By Birhanu Fikade
High ranking officials of Ethiopia will be heading to South Korea next month to receive training on electronic governance and public services, South Korea’s Minister of Government Administration and Home Affairs said.
In an exclusive interview with The Reporter, the South Korean official Chong Jong-sup, said Ethiopia’s high ranking officials will be joined by their counterparts from Kenya, Rwanda, Tanzania and Uganda.
Jong-sup met ministers of the five east African nations during the Korea-Africa Ministerial Meeting on Public Governance, hosted in Addis Ababa on Wednesday at Hilton. After the conclusion of the meeting, Jong-sup noted that it is essential for the high level officials to be acquainted with the ever sought e-governance services by citizens across the board.
According to the minister, the nations are selected to receive the training and support from South Korea on the basis of the economic development they registered. In addition, the nations are on course to eradicate poverty from their countries, he said.
One of the probabilities for the countries to successfully achieve e-governance would be via adopting the “Korean new community movement model”. The model, according to the official, would serve as a means of improving the daily lives of people in the rural areas of Africa.
The minister urged African nations to embark on e-governance, improve public services and innovative technologies. For that to be achieved, the high level officials need to be trained, Jong-sup said.
The daylong meeting with East African ministers and state ministers of the five nations was attended by Aster Mamo, coordinator of civil service and good governance cluster with the rank of deputy prime minister and minister of civil service. Aster welcomed South Korea’s support and expertise on the matter.
“Ethiopia, unlike the other east African nations, has an infant, a decade old information technology genesis. However, the country is working to establish electronic based national payment system, e-bills, school nets and woreda (district) net systems to address e-governance gaps,” Aster said.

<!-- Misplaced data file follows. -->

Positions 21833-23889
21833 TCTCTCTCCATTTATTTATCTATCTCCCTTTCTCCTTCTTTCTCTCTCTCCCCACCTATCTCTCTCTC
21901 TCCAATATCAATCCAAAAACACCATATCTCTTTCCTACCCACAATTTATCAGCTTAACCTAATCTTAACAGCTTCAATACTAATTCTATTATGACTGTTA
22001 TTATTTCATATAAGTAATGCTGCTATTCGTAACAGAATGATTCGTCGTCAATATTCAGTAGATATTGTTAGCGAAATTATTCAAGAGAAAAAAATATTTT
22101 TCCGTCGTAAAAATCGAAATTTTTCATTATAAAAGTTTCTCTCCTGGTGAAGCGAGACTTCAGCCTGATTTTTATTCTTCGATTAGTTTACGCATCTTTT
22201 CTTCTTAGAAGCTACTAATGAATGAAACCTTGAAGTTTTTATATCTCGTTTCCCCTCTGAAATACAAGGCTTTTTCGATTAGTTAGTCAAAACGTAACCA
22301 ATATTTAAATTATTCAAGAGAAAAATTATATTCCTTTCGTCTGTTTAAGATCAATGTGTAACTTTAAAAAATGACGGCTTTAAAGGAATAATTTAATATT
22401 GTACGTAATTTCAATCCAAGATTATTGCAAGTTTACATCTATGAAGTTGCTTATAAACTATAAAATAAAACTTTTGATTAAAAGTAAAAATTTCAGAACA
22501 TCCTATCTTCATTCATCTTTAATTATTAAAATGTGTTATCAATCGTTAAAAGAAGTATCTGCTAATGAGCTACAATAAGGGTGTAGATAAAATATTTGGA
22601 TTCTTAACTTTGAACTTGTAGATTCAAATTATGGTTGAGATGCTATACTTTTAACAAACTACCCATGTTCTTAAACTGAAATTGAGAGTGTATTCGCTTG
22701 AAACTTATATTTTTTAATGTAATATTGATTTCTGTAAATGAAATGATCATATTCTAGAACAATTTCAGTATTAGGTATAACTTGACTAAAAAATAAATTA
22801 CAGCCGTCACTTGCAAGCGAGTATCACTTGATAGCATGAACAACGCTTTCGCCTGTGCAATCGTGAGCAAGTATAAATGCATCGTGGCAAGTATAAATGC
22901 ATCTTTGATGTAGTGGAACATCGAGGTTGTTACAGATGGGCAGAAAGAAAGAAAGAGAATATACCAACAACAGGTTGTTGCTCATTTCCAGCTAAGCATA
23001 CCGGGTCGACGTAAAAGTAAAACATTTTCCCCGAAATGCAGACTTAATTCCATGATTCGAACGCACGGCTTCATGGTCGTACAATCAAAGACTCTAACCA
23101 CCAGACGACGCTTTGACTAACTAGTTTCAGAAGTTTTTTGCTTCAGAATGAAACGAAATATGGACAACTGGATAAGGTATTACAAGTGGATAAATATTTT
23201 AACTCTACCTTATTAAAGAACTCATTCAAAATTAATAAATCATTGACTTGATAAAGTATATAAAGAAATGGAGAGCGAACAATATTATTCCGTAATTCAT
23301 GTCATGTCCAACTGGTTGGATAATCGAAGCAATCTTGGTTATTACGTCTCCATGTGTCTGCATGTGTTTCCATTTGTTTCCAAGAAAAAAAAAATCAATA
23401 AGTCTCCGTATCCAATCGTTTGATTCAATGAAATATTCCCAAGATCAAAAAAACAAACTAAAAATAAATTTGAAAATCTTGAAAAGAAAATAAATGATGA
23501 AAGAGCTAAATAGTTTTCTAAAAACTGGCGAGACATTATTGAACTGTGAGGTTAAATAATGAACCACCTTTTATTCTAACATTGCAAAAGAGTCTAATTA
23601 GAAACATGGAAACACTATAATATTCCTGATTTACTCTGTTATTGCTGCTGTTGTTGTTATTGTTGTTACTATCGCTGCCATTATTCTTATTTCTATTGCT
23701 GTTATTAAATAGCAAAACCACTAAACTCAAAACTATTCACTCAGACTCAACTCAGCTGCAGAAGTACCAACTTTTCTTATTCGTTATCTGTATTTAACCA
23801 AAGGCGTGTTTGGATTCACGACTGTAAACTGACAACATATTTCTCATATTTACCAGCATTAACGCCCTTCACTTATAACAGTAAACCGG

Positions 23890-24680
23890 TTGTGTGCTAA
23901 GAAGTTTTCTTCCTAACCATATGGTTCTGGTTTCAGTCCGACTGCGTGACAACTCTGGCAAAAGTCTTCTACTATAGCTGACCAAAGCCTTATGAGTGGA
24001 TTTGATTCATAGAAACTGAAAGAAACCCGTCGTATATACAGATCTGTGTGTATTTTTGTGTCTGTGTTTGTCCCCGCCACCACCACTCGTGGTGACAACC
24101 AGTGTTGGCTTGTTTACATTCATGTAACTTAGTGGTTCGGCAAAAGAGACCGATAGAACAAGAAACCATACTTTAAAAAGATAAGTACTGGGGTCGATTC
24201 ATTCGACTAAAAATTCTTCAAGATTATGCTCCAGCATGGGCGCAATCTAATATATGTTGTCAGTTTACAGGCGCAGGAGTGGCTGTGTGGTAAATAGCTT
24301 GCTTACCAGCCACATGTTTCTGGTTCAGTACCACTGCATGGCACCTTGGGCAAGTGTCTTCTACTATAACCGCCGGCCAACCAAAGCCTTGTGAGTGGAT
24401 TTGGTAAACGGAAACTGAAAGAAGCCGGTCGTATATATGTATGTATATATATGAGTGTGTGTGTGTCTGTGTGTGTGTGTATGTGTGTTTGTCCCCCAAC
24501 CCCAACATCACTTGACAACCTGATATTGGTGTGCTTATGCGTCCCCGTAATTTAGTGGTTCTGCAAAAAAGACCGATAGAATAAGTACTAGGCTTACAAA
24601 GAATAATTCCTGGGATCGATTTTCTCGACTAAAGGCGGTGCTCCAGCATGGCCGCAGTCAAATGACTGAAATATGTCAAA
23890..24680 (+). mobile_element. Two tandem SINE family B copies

Countries like Rwanda have established a system where President Paul Kagame, virtually, follows and learns the daily activities of various authorities of his government form his office. In Kenya public services are stipulated as constitutional rights. Qualities of the delivery of the public services are also enshrined in Kenya’s constitution. Hence, according to Fred Okengo Matiang’I, cabinet minister of information, communication and technology, certificates and other credentials are issued digitally in Kenya.
Being one of the most digitalized nations, South Korea spends some USD 32 billion on ICT every year, out of which some USD 1.8 billion are budgeted for basic e-governance operations, according to Jong-sup. Korea has managed to reduce the cost of customs clearances amounting to USD two billion annually. On top of that, the Korean government was able to process procurements electronically which in turn helped reduce costs of some USD 67 billion last year.
A memorandum of understanding was signed between Ethiopia and Korea to further extend cooperation in public governance for the coming two years. Similarly, Rwanda, Tanzania and Uganda also signed an MoU with Korea. No MoU was signed with Kenya as a proper dignitary was not present for the later.
Before his departure, the South Korean official also met Prime Minister Hailemariam Desalegn on Thursday.